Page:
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The larger than life urban typography of Trevor Wheatly

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xpect the unexpected is the motto of urban artist Trevor Wheatley. After all, all that is needed to break the rules of contemporary art scene is a tool kit, some cans of paint and a company of three to share and create typographic sculptures unlike any others. Words embedded into nature's desktop, large scale installations shouting with carefully crafted letterforms, the art of Toronto-based Wheatley is out of this world and into the woods. A man of the city ready to explore the unforeseen, Trevor “or Treverferever as he’s amicably called by admirers who sigh at the drop of his handle” is best known for his sculptural text pieces which he produces, places in  "offbeat" locations and photo shoots in an attempt to bring urban slang out of it's smogy context.

His story is simple. After graduating from Montreal’s Concordia University in 2012 with a Bachelor of Fine Arts, Trevor moved back to Toronto and worked on a couple of Guillermo del Toro ventures. “At that time I was working on film sets so I would just take from the dumpsters” he added in his interview with The Creator Class.

“It’s good to know how to read, but it’s dangerous to know how to read and not how to interpret what you’re reading” 

Today his commercial portfolio is equally big as his pieces which companies adore -thanks to his Nike swoosh hanging in the woods. “It’s a blessing and a curse having our work lend itself so well to branding and design,” says Wheatley. LinkedIn, Microsoft, New Balance and Stussy are next in line. These corporate paychecks allowed him to focus on his text pieces, his art. “Unlike other contemporaries creating text pieces, Trevor is not after truth, like Jenny Holzer and Barbara Kruger, or producing epiphanies like Tracey Emin. He works with high school idioms and rap phrases whose meanings shift as the cultural landscape changes. Even Doug Aitken, whose aesthetic Trevor admires, focuses on rudimentary words: end, sex, now, sunset. Trevor made an Urban Dictionary series. He builds individual letters—out of wood, mirrors, ice, chicken wire and cotton batting—trudges into the wild with a photographer, suspends the letters in the trees or places in them in a creek, and then tears them down after the shoot” writes Nichole Jankowksi of MilkMade.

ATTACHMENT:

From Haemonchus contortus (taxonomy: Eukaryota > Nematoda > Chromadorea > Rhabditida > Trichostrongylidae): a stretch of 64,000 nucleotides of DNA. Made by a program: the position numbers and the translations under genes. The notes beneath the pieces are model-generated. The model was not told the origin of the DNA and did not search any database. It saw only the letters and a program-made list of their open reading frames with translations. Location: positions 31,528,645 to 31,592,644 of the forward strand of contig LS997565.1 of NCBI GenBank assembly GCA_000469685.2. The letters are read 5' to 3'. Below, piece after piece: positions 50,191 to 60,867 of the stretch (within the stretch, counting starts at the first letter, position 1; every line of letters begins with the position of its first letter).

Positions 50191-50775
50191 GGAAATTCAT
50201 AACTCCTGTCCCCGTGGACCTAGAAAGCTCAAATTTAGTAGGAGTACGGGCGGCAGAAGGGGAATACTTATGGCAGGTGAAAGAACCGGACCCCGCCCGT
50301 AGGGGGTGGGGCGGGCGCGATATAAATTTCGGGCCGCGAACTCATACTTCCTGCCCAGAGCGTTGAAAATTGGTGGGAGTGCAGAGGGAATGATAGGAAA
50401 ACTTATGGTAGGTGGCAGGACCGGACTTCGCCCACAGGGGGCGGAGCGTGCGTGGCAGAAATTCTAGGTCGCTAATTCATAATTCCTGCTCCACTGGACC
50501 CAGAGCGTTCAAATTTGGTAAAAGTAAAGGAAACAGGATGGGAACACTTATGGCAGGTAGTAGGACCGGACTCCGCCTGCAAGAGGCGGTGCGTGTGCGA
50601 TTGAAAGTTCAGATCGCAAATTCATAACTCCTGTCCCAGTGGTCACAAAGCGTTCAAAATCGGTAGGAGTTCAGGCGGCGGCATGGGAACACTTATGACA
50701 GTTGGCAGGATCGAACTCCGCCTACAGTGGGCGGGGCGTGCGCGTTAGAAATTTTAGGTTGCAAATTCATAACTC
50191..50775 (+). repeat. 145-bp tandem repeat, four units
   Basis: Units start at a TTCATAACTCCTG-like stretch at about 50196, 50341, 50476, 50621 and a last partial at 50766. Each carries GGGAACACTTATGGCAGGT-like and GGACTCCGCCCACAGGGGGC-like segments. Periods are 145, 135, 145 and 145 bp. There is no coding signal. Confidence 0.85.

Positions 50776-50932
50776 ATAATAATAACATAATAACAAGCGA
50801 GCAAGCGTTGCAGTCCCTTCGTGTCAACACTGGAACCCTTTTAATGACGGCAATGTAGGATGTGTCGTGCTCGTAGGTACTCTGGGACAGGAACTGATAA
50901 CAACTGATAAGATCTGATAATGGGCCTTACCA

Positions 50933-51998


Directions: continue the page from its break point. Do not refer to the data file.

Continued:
“Usually I design the sculptures on Adobe illustrator, then build an armature that can be deconstructed into smaller pieces that will fit into a truck. On site they’re reassembled, installed, and left to decompose. The shoot days are super fun, fill a few cars with city kids and head out of town. A lot is left up to chance, sometimes it rains or lighting isn’t right, but there are great days, occasionally a group of horses show up and want to stand with your sculpture. I have the best team/friends in the world. I’m sort of useless without them!”

“A lot is left up to chance but there are great days, occasionally a group of horses show up and want to stand with your sculpture”

Trevor Wheatley and his squad (Aaron Wynia, Jake Shermanand Cosmo Dean) are shaping the language of our times, letter by letter, literally. “It’s good to know how to read, but it’s dangerous to know how to read and not how to interpret what you’re reading” commented Jake Sherman.